You are posting a comment about...
Why Socialists hate Thatcher
Socialists hated Margaret Thatcher, a grocer’s daughter, because she didn't know her place. Julie Burchill:
A whole host of characters who had previously passed for decent revealed themselves as sneering snobs when they applied themselves to Thatcher. Mary Warnock said it made her feel sick to hear that Mrs T bought her a pussy-bow blouse at Marks & Spencer; Jonathan Miller whipped himself into a self-righteous frenzy over “her odious suburban gentility.”
Toby Young takes up this theme in The Spectator:
On a warm summer evening in 1986, the crème-de-la-crème of London’s literary establishment met at Antonia Fraser’s house in Holland Park to discuss how they could bring about the downfall of Margaret Thatcher. Among their number were Harold Pinter, Ian McEwan, John Mortimer, David Hare, Margaret Drabble, Michael Holroyd, Angela Carter and Salman Rushdie, who referred to Thatcher in The Satanic Verses as ‘Mrs Torture’.
Strangely enough, no angry Tories called for Rushdie's murder, although the many Muslims who did would doubtless have wanted to see the Iron Lady shrouded in a veil.
With characteristic lack of modesty, they called themselves the 20 June Group — a reference to the plot to assassinate Hitler that was hatched on 20 July 1944.
‘We have a precise agenda and we’re going to meet again and again until they break all the windows and drag us out,’ said Pinter.
Several commentators have pointed out that one of the reasons Thatcher was able to win so many political -battles is because she was blessed with particularly feeble enemies. They’re thinking of Arthur Scargill, General Galtieri and Michael Foot, but these literary giants deserve a mention. They claimed to be of the left and thought of themselves as heroic dissidents, but their objection to the Iron Lady, in essence, was that she threatened the cultural hegemony of Britain’s upper-middle-class elite by unleashing the forces of social mobility. This was obvious from the language that a member of this set, the opera director Jonathan Miller, used to describe her. According to Miller, Britain’s first woman prime minister was ‘loathsome, repulsive in almost every way’. He objected to her ‘odious suburban gentility and sentimental, saccharine patriotism catering to the worst elements of commuter idiocy’. In other words, he didn’t like her because she was a grammar school girl — a ‘Northern chemist’.
Such snobbery was unlikely to turn the mass of the British people against her, yet it was equally apparent in Paradise Postponed, John Mortimer’s 11-part jeremiad against Thatcherism, broadcast in 1986. The central character, the object of all Mortimer’s scorn, was Leslie Titmuss, a farm labourer’s son who becomes a right-wing Conservative MP. Mortimer’s snobbery was so undisguised that even the New York Times objected that the ‘lower orders’ were portrayed as either forelock–tugging peasants or ruthless Tories. The message was clear: Margaret Thatcher should never have attempted to jump the counter of her father’s shop.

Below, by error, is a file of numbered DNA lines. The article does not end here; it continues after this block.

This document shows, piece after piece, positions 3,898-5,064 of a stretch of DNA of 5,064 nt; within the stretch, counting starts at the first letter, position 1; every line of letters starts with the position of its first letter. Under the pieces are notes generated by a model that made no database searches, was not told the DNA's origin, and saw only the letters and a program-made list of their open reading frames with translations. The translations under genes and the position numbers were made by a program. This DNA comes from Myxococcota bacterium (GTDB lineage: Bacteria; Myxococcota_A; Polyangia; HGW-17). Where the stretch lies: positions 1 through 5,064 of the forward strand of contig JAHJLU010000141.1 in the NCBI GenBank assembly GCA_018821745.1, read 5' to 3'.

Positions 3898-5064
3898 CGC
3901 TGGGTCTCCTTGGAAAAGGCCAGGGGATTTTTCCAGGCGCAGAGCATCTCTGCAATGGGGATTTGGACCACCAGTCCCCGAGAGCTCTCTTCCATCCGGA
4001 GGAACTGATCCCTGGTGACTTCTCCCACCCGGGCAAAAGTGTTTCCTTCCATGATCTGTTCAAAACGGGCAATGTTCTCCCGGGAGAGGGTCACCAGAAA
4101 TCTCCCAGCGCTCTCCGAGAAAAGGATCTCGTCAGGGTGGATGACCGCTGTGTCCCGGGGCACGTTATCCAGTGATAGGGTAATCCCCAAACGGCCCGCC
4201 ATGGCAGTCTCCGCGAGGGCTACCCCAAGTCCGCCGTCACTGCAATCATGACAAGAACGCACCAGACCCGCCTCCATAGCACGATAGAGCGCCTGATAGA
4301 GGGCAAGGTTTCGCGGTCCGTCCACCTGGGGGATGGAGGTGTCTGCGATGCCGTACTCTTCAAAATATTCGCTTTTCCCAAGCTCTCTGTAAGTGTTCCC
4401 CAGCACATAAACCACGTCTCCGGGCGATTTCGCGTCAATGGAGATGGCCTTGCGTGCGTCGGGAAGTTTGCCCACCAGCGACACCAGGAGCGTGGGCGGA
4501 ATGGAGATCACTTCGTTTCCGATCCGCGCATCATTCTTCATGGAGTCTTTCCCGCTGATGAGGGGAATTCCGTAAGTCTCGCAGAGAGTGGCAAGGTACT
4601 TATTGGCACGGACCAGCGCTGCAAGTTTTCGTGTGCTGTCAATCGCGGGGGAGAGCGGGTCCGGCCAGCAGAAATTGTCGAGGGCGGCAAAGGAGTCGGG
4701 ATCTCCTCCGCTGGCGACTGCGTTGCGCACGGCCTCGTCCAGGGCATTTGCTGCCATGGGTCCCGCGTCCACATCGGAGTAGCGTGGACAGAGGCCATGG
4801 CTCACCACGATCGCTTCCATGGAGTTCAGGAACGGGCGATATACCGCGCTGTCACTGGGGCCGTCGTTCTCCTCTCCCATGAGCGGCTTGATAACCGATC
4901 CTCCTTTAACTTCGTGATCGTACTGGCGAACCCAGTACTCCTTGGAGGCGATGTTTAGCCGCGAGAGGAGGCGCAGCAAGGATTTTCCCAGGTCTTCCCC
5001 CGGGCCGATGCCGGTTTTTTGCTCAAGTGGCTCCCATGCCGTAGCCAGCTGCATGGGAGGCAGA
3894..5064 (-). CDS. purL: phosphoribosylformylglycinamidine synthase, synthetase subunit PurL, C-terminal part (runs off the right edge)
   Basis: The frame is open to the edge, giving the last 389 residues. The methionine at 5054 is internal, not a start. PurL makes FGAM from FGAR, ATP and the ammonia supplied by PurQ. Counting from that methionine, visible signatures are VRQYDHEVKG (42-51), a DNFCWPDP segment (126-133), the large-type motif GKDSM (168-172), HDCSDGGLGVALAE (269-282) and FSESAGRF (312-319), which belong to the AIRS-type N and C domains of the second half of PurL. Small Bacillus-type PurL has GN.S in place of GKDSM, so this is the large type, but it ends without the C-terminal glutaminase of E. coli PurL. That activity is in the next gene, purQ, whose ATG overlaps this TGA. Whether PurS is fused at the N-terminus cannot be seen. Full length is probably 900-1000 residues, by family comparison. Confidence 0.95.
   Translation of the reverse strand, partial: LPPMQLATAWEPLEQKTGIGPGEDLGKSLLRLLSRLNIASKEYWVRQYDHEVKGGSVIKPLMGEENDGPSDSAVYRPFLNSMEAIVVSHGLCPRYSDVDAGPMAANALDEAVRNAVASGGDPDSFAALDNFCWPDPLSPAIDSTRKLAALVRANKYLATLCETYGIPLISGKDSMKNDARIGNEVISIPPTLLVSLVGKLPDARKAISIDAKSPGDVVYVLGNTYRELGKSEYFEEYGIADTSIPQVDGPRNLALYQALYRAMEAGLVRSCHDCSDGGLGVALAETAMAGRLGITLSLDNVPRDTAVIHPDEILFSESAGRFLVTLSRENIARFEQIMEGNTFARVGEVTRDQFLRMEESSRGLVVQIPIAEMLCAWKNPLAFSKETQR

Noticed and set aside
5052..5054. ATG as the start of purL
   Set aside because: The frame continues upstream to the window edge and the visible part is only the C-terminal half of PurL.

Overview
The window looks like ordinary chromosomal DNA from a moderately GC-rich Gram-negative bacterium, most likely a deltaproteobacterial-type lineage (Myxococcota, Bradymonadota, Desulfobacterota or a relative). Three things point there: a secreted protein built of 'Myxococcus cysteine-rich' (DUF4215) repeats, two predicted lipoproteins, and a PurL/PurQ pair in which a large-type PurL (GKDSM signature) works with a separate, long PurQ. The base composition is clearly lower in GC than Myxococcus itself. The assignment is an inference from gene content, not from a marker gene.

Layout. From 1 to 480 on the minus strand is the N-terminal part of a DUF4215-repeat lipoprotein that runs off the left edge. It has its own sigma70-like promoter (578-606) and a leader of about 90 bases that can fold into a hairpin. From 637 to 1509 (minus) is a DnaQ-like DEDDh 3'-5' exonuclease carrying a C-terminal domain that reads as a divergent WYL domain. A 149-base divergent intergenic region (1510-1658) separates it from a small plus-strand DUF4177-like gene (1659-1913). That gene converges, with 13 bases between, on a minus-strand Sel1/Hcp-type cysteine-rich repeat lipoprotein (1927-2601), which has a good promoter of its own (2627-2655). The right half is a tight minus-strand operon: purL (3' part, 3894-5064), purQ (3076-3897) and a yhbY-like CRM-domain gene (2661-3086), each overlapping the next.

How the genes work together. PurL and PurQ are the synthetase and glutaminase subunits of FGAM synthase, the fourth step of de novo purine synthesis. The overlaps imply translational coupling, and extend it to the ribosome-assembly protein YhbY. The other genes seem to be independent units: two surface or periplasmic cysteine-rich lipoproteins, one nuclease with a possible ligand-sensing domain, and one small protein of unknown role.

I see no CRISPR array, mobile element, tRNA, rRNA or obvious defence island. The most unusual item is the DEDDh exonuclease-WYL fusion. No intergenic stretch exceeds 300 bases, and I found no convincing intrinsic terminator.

Mortimer and others seemed to grasp that the 1945–79 consensus, with its uneasy truce between trade unionists on the one hand and the boss class on the other, depended upon every-one knowing their place. Whatever the shortcomings of the Tory old guard, at least they shared the metropolitan left’s disdain for ‘barrow boy’ City traders and ‘vulgar’ businessmen. Provided the English class system remained intact, the post-war settlement could be preserved.
One day, someone will write a comic novel about Thatcher’s Britain where the ‘satire’ isn’t confined to young men who work in advertising and drive Porsches. Perhaps I’ll do it myself.
You do that. But the BBC won't show it. The Spectator's Charles Moore on BBC bias:
[E]ven in death, the haughtiest elements of the establishment still want to put [Thatcher] down. While the Queen readily pays her the Churchillian tribute of attending her funeral, the BBC scours the country for people to condemn her. On Sunday morning, it lined up its regional stations and I gave interviews to about eight of them in sequence about Lady T. On Radio Nottingham, I had to listen first to an item about local reaction to her death. There were five speakers, all from a mining village, all attacking her. It wasn’t my job to comment on this — I was supposed to be talking about her religion — but since the BBC had offered no counter voice whatever, I pointed out on air that Nottinghamshire, stronghold of the working miners who refused to strike, had been persecuted by the violent pickets of Arthur Scargill. Mrs Thatcher was their ally, a fact effaced by the BBC’s photo-shop of history.
In my own region, BBC South-East, I took part in a television news programme about the Thatcher effect on the economy there. The main part of the package was about the devastation she had wrought by the closure of Betteshanger colliery in Kent. No mention of the coming of the M25 and the Channel Tunnel, or of the emergence of the region as one of the most prosperous in the entire world in the whole of human history! It really was ‘What have the Romans ever done for us?’ In the Sussex villages near where we live, there is huge respect and often affection for Mrs Thatcher. I am not speaking only of her political devotees, but of people fair-minded and perceptive enough to recognise patriotism and hard work. They are fascinated by the first woman who publicly achieved so much, her unique mixture of ordinariness and extraordinariness. Apart from an interesting item on the Today programme about Basildon, I have not heard or seen a single BBC programme all this week which contained the straightforward tributes of straightforward, unpolitical people; yet they are there, in their millions.